Fetal Stem Cell Treatment: Offering Hope for Babies With Spina Bifida
Spina bifida is a condition in which the baby’s spinal cord doesn’t close properly during a pregnancy. It’s two words that soon-to-be parents don’t want to hear during an ultrasound, (I’ve heard it myself) and it’s one of the main reasons women are told to take prenatal vitamins with folic acid.
Fetal Stem Cell Treatment for Myelomeningocele
The effects of spina bifida range in severity, but cause varying degrees of cognitive, urological, (incontinence) and motor disabilities. The most common form of spina bifida is called “myelomeningocele,” in which the spinal cord emerges through the back, pulling brain tissue into the spinal column. With myelomeningocele permanent shunts are needed to drain fluid around the brain.
Fetal surgery + stem cell treatment for spina bifida
While fetal surgery for spina bifida revolutionized treatment by improving brain development, it largely came up short in helping to benefit motor function. The landmark Management of Myelomeningocele Study showed the effectiveness of fetal surgery for brain development, but most children treated were still unable to walk independently at 30 months of age.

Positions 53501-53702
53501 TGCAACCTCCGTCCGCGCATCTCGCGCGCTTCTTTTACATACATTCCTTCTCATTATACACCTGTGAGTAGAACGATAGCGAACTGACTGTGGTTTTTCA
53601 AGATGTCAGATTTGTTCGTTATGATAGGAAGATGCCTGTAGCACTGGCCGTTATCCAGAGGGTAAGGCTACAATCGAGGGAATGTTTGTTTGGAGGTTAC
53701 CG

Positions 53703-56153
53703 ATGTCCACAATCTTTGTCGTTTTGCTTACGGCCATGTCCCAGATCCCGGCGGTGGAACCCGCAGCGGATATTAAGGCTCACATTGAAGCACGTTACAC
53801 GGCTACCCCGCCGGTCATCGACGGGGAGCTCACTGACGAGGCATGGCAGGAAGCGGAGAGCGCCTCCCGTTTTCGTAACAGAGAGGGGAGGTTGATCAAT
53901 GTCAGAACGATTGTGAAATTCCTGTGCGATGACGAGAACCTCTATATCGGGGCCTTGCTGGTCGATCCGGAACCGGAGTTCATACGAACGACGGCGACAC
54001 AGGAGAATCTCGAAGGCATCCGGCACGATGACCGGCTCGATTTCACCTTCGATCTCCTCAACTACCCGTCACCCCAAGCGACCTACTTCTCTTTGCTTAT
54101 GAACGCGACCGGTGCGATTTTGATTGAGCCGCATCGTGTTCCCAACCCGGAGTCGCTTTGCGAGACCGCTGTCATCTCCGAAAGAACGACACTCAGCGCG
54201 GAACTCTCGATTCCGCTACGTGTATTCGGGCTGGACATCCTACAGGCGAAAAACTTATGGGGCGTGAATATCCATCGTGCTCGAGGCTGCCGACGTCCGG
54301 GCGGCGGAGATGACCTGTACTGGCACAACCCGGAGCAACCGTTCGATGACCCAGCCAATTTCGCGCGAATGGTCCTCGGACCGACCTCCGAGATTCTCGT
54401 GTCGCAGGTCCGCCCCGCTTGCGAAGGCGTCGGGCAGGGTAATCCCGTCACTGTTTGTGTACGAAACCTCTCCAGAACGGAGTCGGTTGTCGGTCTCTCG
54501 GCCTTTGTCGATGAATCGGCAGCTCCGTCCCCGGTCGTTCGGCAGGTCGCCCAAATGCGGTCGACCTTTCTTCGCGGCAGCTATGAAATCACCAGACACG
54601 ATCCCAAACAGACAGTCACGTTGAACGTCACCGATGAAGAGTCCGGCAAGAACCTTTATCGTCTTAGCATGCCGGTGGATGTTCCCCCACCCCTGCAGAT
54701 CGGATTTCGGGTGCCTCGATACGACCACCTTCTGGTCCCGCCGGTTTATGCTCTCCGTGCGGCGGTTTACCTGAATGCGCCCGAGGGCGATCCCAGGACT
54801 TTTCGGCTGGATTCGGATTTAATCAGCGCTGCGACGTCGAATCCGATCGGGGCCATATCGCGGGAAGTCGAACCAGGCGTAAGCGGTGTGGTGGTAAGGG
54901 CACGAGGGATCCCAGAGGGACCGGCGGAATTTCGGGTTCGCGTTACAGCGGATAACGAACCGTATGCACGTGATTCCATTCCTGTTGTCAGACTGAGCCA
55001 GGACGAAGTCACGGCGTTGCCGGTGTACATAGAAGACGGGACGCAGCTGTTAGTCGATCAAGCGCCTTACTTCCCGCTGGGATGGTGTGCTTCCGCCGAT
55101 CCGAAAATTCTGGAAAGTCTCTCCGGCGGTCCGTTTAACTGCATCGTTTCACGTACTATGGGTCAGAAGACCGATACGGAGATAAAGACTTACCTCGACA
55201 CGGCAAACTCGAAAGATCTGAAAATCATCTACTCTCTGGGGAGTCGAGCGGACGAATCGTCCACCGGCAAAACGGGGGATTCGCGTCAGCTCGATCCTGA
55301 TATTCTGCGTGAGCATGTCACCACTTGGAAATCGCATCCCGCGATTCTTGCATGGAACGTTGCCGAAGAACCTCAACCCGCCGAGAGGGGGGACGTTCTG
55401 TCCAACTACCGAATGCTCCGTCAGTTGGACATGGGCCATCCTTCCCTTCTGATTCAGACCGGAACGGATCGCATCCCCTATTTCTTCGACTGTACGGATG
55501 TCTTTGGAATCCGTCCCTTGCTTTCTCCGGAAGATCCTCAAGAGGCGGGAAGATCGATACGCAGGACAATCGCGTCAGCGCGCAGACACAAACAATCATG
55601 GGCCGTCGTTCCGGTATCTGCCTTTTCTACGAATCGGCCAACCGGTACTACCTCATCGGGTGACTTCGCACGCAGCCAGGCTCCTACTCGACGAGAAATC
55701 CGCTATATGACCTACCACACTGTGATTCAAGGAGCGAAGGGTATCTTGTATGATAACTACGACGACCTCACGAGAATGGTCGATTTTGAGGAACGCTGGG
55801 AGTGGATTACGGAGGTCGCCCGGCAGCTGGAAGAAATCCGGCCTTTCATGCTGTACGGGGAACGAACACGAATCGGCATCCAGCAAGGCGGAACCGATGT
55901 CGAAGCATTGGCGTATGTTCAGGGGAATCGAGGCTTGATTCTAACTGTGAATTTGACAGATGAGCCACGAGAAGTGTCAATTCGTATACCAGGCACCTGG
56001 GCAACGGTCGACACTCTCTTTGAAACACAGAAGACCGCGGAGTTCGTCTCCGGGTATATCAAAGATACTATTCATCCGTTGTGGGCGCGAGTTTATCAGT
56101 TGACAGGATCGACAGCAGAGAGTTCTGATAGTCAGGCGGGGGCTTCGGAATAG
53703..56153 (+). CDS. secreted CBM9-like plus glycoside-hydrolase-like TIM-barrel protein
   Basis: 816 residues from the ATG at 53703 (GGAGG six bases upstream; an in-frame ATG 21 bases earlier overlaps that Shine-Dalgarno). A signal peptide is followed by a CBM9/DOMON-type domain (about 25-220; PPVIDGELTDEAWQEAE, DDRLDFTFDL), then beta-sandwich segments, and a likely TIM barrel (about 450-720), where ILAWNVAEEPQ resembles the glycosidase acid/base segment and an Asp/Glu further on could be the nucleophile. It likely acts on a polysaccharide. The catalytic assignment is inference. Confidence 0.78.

However, research from UC Davis Health System suggests that fetal surgery combined with stem cell treatment offers hope of a cure for spina bifida before birth.
Promising Results Treating Spina Bifida in Animals: Fetal Surgery + Stem Cell Treatment
In a recent study 12 lambs with spina bifida were given standard fetal surgery, while half of the group also received stem cell treatment.
The six animals who received the stem cell treatment showed noticeable improvement compared with the control group. All 6 animals treated with the additional stem cell therapy had the ability to walk without noticeable disability in the hours after birth.
This, of course, has led doctors to believe that such promising results in animal testing can also benefit human babies diagnosed with spina bifida as well.